We Have Always Lived in the Castle echoed a lot of the same themes that were found in her profoundly popular short story The Lottery, with special emphasis on the strange and hostile townspeople who take on the type of mob mentality that allows otherwise sensible people to commit horrible acts with little to no impact on their conscience. It is said that this particular novel served as inspiration to many writers—including authors like Neil Gaiman and Joyce Carol Oates—who, after reading Shirley’s work, felt liberated in taking leaps with horror, speculative fiction, and just enough realism to create creepy atmospheres within their own novels.

Take a look at the trailer for We Have Always Lived in the Castle (2019) and let us know what you think between the differences you’ve found between it and the original novel.

Looking back on a career like Shirley’s it’s widely believed that despite the fact that raising four children is an extremely difficult task, Shirley couldn’t have been such a literary success without them—after all, her first success, The Lottery came only a few months before Shirley was set to deliver her third child. A cringe-worthy moment came when the clerk asked Shirley her occupation, when she responded that she was a writer, the clerk responded that he was going to put down the occupation of housewife instead. While it was true that being a mother was one of her jobs, Shirley was more than just a mere housewife—in fact, she was the breadwinner of the family.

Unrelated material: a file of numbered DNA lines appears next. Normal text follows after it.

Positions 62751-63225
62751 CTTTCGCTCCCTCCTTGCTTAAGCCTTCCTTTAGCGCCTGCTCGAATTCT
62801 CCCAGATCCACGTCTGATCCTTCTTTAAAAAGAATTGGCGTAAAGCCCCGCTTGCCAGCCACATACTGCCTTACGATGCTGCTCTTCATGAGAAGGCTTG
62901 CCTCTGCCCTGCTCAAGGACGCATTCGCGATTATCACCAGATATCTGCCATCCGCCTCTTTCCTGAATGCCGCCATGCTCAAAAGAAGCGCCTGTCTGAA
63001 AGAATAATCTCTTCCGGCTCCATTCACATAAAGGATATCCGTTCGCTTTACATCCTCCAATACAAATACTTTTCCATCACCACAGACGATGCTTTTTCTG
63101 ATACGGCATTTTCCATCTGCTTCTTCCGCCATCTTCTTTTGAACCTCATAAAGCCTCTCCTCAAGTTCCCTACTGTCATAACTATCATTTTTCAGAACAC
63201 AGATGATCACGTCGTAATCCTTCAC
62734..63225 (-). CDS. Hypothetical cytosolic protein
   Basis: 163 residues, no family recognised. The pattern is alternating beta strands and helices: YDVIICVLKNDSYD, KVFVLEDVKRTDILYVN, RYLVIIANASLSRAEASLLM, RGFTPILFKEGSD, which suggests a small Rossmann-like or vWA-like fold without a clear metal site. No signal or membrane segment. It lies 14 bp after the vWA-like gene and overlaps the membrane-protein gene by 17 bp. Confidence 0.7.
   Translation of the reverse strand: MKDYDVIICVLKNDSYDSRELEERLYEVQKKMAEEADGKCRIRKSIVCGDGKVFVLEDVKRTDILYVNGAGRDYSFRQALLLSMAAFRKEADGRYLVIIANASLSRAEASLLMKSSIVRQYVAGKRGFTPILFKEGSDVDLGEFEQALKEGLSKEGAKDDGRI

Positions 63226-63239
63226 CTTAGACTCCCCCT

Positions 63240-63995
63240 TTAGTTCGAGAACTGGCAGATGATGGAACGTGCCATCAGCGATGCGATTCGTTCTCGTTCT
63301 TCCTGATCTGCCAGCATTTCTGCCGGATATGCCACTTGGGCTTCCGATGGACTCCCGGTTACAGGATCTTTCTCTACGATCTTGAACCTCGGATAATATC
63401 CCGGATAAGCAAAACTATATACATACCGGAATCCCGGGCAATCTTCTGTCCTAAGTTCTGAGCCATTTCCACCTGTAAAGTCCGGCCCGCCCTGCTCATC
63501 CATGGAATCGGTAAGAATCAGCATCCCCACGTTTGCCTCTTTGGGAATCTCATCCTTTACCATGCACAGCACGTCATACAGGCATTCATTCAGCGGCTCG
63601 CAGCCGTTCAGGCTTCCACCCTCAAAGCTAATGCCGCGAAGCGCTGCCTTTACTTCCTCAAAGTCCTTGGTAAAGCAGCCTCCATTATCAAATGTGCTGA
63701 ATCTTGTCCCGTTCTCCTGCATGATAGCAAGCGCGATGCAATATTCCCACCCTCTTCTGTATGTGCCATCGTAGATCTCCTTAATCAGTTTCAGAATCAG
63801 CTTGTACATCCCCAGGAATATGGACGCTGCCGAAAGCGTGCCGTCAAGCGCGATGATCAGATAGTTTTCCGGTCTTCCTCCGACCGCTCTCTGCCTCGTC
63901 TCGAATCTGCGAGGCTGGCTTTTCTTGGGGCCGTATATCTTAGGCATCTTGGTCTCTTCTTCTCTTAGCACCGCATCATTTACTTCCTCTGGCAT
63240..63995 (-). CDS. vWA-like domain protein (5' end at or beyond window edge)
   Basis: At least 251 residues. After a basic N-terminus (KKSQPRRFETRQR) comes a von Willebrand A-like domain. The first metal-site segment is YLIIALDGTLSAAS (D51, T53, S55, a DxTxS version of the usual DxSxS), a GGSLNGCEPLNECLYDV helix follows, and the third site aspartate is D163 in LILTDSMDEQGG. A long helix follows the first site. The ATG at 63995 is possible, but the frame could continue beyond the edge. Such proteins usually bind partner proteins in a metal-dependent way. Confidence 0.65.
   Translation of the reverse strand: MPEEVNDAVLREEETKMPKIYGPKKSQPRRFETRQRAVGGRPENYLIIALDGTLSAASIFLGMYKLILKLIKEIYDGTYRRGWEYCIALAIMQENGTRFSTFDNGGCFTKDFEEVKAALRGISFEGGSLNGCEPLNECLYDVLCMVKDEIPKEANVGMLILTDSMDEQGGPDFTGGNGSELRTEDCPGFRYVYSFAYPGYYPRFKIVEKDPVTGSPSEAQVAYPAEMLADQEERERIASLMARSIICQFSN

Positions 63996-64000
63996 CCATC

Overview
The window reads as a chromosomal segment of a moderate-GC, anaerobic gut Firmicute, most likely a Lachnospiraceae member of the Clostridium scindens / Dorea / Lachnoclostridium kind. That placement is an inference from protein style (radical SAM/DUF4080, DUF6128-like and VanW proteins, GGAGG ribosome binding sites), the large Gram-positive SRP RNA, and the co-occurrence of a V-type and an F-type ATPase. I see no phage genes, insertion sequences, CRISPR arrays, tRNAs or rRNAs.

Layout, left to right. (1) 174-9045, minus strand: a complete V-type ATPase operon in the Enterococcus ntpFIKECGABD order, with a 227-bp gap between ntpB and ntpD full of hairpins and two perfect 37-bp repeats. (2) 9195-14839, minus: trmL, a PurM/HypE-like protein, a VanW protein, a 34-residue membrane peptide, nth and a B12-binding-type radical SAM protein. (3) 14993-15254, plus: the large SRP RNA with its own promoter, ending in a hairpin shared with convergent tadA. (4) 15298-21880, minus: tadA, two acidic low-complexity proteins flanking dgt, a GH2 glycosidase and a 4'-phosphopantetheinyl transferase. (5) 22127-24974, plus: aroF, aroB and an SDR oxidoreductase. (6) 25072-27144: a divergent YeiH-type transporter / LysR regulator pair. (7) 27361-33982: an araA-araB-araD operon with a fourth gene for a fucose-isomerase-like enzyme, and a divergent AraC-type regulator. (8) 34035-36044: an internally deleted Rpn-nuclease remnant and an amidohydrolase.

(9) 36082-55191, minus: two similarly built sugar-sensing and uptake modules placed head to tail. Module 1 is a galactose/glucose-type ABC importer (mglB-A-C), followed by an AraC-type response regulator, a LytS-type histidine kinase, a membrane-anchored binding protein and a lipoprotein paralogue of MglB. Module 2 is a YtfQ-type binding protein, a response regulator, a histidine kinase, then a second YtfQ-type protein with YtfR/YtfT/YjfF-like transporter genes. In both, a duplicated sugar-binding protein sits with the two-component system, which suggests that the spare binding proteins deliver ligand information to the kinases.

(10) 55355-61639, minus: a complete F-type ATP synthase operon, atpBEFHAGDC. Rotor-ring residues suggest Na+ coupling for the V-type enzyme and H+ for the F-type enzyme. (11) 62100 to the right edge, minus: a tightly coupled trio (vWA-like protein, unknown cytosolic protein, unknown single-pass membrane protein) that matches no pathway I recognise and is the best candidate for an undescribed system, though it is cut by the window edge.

Shirley Jackson happened to be both a housewife and a “talented, determined, ambitious writer in an era when it was still unusual for a woman to have both a family and a profession.” The appearance of a conventional American household generated material for this sassy mother of four—who thrived on the tensions that it created between both roles. The expectations of herself, her husband, family, publishers, and readers gave life to her writing since what was normal for her was unspeakably abnormal for the time. She made this clear during the early years of her career, when she drew, “a muscular woman, looking disgruntled, [dragging] her husband off by his hair as another couple [looked] on worriedly. ‘I understand she’s trying to have both a marriage and a career,’ one says to the other.” The truth of the matter was, that Shirley’s career only really took off after she became a mother, having gained an empathetic view of developing minds and the well of imagination that she drew therein. In this respect, Shirley was not only a sensational author, she was an admirable role model for any woman who may have wanted to follow in her footsteps.